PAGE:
The Delusion of Military Grade Weapons
The fairy-tale term of “military grade weapons” is now being used as an attempt to define (redefine) semi-automatic rifles. Just when you might think dumb couldn't get dumber, it gets dumber. Semi-automatic .22 caliber Armalite rifles are now called “military grade” just because someone wants to call them that.
When Hitler invaded Poland in 1939, no one felt that sending over crates of .22 caliber semi-automatic rifles was important. No one told Hitler that he was a nazty guy and if he didn't cool his jets, .22 caliber semi-automatic rifles would be unleashed against his panzer divisions.
When the Allies invaded Normandy on June 6th, 1944, they used no .22 semi-automatic rifles. The strategic daylight bombing runs of WWII targeted no .22 semi-automatic rifle factories. When the Japanese bombed the United States, you might think that they would have targeted .22 semi-automatic rifle storage instead of sending the United States Pacific Fleet to the bottom of the ocean. All eight U.S. Navy battleships were damaged, with four sunk. The Japanese also sank or damaged three cruisers, three destroyers, and a anti-aircraft training ship. One hundred eighty-eight U.S. aircraft were destroyed; 2,403 Americans were killed and 1,178 others were wounded. Fearsome .22 caliber semi-automatic rifles were ignored.
You might think that the United States would have threatened the use of .22 caliber semi-automatic rifles to end the war with Japan? We dropped nuclear bombs instead.
During the Korean War, 1.2 million people died, but none from the use of .22 caliber semi-automatic rifles. When weapons of war focused on Vietnam, the United States used chemical weapons for 10 long years, exposing some 4,000,000 people to our “Tactical Rainbow Herbicides.” The Red Cross of Vietnam estimates that up to 1 million people are disabled or have health problems as a result of Agent Orange contamination. Where were the fearsome .22 caliber semi-automatic rifles?
When Saddam Hussein was repelled from Kuwait, it was Gulf War time. Precision-guided munitions were heralded as key in allowing military strikes to be made with a minimum of civilian casualties compared to previous wars, although they were not used as often as more traditional, less accurate bombs. Specific buildings in downtown Baghdad could be bombed while journalists in their hotels watched cruise missiles fly by. Precision-guided munitions amounted to approximately 7.4% of all bombs dropped by the coalition. Other bombs included cluster bombs, which disperse numerous sub-munitions, and daisy cutters: 15,000-pound bombs which can disintegrate everything within hundreds of yards.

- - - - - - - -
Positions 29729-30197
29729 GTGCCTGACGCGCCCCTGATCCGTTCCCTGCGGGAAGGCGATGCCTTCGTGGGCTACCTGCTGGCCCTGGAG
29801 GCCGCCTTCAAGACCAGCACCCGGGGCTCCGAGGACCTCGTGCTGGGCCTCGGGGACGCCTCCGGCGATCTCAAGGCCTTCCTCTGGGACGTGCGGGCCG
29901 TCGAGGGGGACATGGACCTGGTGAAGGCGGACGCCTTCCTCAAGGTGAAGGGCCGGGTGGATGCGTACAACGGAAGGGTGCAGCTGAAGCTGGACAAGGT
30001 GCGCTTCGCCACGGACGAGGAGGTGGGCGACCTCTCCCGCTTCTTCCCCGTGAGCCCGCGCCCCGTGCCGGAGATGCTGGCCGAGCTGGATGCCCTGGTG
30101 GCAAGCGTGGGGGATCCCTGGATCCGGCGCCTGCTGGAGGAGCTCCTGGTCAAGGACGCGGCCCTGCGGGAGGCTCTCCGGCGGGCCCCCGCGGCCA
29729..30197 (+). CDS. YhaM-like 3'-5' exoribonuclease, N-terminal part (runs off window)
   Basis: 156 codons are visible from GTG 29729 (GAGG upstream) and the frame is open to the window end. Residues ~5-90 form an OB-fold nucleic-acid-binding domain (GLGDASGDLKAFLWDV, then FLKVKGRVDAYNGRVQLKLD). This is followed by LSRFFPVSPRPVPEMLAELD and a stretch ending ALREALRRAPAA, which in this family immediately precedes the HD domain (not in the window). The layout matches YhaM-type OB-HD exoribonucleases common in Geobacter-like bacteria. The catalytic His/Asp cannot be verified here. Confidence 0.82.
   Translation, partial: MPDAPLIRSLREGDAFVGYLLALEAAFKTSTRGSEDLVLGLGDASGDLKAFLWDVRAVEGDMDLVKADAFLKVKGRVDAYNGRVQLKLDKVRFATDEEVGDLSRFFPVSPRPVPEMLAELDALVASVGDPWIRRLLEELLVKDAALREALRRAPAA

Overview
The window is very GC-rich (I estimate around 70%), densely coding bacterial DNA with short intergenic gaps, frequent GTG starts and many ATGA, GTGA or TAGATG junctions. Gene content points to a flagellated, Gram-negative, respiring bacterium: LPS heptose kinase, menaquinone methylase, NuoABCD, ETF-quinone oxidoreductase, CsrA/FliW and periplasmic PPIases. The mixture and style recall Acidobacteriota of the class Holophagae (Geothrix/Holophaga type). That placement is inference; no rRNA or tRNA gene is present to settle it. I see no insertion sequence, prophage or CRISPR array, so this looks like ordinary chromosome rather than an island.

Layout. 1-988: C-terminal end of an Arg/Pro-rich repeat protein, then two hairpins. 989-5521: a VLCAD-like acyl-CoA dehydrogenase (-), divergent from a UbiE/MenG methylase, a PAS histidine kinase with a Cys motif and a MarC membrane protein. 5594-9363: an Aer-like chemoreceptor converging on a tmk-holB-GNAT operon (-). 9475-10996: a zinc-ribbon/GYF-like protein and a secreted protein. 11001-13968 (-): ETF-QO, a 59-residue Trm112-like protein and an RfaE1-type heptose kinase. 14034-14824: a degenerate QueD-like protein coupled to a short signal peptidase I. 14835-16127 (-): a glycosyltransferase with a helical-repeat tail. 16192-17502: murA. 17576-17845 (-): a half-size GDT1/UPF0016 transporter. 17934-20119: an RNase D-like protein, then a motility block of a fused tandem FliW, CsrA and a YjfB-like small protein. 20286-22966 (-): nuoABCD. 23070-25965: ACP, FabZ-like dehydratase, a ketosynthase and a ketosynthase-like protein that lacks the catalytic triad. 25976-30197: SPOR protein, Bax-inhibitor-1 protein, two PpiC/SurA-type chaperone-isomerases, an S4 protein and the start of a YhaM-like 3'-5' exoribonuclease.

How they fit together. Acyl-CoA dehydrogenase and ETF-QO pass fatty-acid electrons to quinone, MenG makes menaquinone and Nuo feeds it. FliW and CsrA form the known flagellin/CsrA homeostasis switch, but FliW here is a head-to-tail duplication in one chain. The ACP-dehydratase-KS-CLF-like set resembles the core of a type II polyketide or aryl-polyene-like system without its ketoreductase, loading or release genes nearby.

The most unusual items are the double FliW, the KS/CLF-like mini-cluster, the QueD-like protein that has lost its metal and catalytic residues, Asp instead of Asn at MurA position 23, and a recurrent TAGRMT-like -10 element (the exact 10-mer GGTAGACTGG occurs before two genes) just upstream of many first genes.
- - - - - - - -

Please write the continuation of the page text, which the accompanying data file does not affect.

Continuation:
Military grade weapons include Tomahawk missiles, armed predator drones, helicopter gunships, so-called “smart” bombs, and bunker-buster bombs . . . no war or “police action” is fought exclusively, or even primarily, with .22 caliber semi-automatic rifles. Back in World War II, when the war ended, more than 25,000 U.S.-laid mines were still in place, and the Navy proved unable to sweep them all, limiting efforts to critical areas. After sweeping for almost a year, in May 1946, the Navy abandoned the effort with 13,000 mines still unswept.
Today, the United States still maintains about 800 military bases in more than 70 countries and territories abroad—from giant “Little Americas” to small radar facilities. Nuclear submarines, attack aircraft, missiles, tanks, the floating cities of aircraft carriers. Consider that carriers of the Gerald R. Ford class have:
Advanced arresting gear.
Automation, allowing a crew of several hundred fewer than the Nimitz-class carrier.
The updated RIM-162 Evolved Sea Sparrow missile.
An AN/SPY-3 X Band multi-function radar and an AN/SPY-4 S Band volume search radar. Designated together as Dual Band Radar (DBR), initially developed for the Zumwalt-class destroyers.
An Electromagnetic Aircraft Launch System (EMALS) in place of traditional steam catapults for launching aircraft.
A new nuclear reactor design (the A1B reactor) for greater power generation.
Stealth features to reduce radar cross-section.
The ability to carry up to 90 aircraft, including the Boeing F/A-18E/F Super Hornet, Boeing EA-18G Growler, Grumman C-2 Greyhound, Northrop Grumman E-2 Hawkeye, Lockheed Martin F-35C Lightning II, Sikorsky SH-60 Seahawk helicopters, and unmanned combat aerial vehicles such as the Northrop Grumman X-47B.
Ships of the Gerald R. Ford class are intended to sustain 160 sorties per day for 30-plus days, with a surge capability of 270 sorties per day. All with a crew of 2600, unlimited range, and a 50 year service life. It uses, as a bonus, pair of 3000 mph + Sea Sparrow missile launchers along with countless other goodies. The United States, as of 2017, still has an inventory of 6800 nuclear warheads. Those aren't used to recharge anyone's smartphone.
Anyone who tries to call a semi-automatic .22 caliber rifle a “military grade weapon” in 2018 is either stupid, tragically incompetent, or just plain lying. It must be just anything and everything to attack the Bill of Rights and civil liberties. Politicians solemnly swear to uphold and protect the United States Constitution, not to attack it, dilute it, or to dismember it. They should be ashamed of themselves. As many are clearly not, they sorely need to be quickly voted out of office where they cannot as easily attack the Constitution of the United States.
– Randy Wakeman
Copyright 2018 by Randy Wakeman. All Rights Reserved.